In Pursuit of Enlightenment

Diwali-themed animation lights up One World Trade Center’ and City, State and Federal Government  Leaders Push for Community, National Observances NYPD ceremonial honor guard and American singer-actress Mary Millben (far left), who performed the US national anthem and a verse from the popular Diwali hymn-Om Jai Jagdish Hare, stand with organizers of the All-American Diwali  event on Nov. 4. The experience included, for the first time ever, Diwali-themed animation adorning One World Trade Center from  Nov 2, 2021 to  Nov. 4, 2021. Also,  a spectacular fireworks display was viewed by audiences on both sides of the Hudson.  This historic first Diwali celebration was dedicated to 9/11 first responders. (Photos: South Asian Engagement Foundation)

“As a police officer of Indian origin, I’m particularly excited to see the One World Trade Center light up for this festival, a symbol of our city’s enduring spirit,” said Det. Annand Narayan, president of NYPD Desi Society,  the first South Asian American fraternal law enforcement organization in the United States.
Key benefactors of the ‘All American Diwali’ celebration include crypto exchange, CrossTower and Atlanta based 27th Investments, a national investment firm. Indiaspora served as community patron and supporters include EQ Factor, Touchdown Media and Kawan Foods. Indian-American artist Varun Patel of Vichaar & Prem provided inspiration for the animation.


“Diwali is a time that celebrates family and universal compassion, and we are grateful to be sharing the values of solidarity and peace with the greater New York Community,” Kapil Rathi, CEO and Co-Founder of CrossTower, is quoted saying in the press release.
“All American Diwali embodies the spirit of not only the sentiment behind the festival but also integrates itself into the fabric of Americana. 27th Investments is proud to support this experience,” says Anil Damani, CEO 27th Investments.


The SAEF says it is dedicated to building a strong brand for the Indian-American community “by empowering them and catalyzing the conversation around Indian Americans.”
On November 4, more  than 1 billion Hindus worldwide observed Divali by setting off fireworks and exchanging gifts with friends and family.  The November 2 event at the World Trade Center was the first observance of its kind in New York City.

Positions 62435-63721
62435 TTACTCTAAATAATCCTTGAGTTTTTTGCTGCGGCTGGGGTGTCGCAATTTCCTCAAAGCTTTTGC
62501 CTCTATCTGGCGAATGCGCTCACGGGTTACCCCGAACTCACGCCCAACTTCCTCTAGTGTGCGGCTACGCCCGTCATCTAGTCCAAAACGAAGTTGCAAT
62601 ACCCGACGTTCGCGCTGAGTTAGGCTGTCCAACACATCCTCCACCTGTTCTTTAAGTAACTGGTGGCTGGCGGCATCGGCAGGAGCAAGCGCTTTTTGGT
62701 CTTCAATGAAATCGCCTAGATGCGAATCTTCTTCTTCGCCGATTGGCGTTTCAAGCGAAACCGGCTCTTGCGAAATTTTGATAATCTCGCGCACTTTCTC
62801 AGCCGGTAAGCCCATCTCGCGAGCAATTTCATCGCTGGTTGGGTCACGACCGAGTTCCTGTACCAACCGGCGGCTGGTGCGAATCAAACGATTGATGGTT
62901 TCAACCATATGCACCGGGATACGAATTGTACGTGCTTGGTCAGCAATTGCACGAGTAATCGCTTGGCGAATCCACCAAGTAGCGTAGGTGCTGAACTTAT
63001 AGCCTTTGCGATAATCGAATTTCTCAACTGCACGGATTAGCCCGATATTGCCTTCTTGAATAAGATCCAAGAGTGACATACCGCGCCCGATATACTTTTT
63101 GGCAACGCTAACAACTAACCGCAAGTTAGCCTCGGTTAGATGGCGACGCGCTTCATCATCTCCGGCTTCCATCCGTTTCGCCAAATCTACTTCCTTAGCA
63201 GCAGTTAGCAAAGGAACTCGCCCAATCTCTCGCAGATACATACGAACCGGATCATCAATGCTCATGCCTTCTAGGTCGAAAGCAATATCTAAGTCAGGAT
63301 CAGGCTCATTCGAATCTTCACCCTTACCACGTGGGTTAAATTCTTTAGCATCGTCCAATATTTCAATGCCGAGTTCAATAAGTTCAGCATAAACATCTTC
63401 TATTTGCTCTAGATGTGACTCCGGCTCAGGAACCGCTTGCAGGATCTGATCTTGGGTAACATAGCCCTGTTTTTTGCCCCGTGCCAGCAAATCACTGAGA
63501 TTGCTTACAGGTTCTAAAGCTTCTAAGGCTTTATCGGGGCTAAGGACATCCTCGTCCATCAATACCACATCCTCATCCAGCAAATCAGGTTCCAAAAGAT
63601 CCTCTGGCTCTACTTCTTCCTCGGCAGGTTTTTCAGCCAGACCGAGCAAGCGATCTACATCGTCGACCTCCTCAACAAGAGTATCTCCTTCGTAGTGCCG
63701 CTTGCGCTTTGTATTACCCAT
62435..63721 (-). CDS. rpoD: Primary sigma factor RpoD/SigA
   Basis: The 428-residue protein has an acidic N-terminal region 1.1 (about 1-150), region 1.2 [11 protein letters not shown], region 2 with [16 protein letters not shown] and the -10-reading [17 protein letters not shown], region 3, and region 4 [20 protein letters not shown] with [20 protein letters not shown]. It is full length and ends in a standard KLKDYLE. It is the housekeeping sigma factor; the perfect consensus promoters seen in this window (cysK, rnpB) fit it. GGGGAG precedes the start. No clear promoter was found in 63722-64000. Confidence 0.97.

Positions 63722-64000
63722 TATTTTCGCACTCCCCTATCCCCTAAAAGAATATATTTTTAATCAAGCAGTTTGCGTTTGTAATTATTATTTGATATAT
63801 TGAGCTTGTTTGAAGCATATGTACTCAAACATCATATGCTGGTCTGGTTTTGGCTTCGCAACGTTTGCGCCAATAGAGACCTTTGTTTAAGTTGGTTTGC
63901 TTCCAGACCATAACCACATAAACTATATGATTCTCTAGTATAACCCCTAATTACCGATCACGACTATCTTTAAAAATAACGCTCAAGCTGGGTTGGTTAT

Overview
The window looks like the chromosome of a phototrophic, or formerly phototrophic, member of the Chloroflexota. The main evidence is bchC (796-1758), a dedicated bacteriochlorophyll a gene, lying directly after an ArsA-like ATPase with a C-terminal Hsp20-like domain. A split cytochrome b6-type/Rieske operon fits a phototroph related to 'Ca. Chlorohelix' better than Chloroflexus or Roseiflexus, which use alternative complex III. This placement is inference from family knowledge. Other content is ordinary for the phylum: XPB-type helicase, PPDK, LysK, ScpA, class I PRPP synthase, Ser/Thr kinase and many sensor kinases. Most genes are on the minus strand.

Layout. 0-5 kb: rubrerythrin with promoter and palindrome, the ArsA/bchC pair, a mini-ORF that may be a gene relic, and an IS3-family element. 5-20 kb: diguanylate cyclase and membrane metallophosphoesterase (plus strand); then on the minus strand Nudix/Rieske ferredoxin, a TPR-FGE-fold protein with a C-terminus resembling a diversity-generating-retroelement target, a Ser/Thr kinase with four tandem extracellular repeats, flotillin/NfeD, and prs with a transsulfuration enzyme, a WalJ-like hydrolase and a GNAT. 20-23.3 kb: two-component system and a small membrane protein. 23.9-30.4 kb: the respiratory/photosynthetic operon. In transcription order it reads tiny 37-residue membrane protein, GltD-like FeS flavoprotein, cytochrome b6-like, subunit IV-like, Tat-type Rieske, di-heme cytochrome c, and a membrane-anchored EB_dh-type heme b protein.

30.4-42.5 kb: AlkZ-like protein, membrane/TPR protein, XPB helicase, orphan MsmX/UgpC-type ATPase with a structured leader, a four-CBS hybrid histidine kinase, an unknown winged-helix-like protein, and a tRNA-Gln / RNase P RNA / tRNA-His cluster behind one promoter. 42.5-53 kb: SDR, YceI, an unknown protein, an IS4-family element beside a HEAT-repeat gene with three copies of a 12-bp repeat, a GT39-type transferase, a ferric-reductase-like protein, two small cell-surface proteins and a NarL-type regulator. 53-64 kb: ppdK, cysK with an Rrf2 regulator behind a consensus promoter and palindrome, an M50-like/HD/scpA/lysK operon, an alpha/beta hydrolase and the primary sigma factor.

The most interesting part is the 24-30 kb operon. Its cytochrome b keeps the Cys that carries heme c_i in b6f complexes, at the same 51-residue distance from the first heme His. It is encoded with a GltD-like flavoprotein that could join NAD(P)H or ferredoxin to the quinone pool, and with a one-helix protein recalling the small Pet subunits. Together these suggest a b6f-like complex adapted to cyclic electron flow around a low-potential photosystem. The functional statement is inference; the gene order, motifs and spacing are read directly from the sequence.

The non-profit SAEF counts among its initiatives, the South Asian Spelling Bee and the Cricket Bee. Its “vision is to continue supporting and organizing educational initiatives and cultural outreach to expand national awareness of the Indian American community.” In the future, it plans to hold a digital mural depicting 75 years of India’s democracy, a National STEM competition, an Indian Edition Smorgasbord and an All-American Holi at Governors Island, NY.


Attendees of the NYC inaugural event included NYC  Eric Adams; Randhir Jaiswal, India’s Consul General in New York; and Mayor  Steven Fulop of Jersey City, recently named the most diverse city in America.


About Diwali 
Diwali or Deepavali, also known as the “Festival of Lights,” is the biggest festival in the Hindu calendar, celebrated in autumn — October or November of each year. It lasts five days and the main celebrations are held on the third day of the festival.  Divali means “row of lights” in Sanskrit and honors Lakshimi, the Hindi goddess of wealth, prosperity, power and fortune. The festival gets its name from the row (avali) of clay lamps (deepa) that Indians light outside their homes to symbolize the inner light that protects from spiritual darkness  The actual date of Deepavali is set in accordance with the new moon and on the darkest night in the month of Kartik. As mythology goes, at the time the night is at its longest, coldest and darkest, “rows of lights” make that darkness easier to bear.
Spiritually, Diwali symbolizes the victory of light over darkness, good over evil, and knowledge over ignorance. As the term “Festival of Lights” suggests, in these times, the celebration involves millions of lights illuminated from rooftops, doorways, and windows in thousands of temples and buildings all over the countries where the festival is observed.

Push to make Diwali a NYC public school holiday is starting to see some light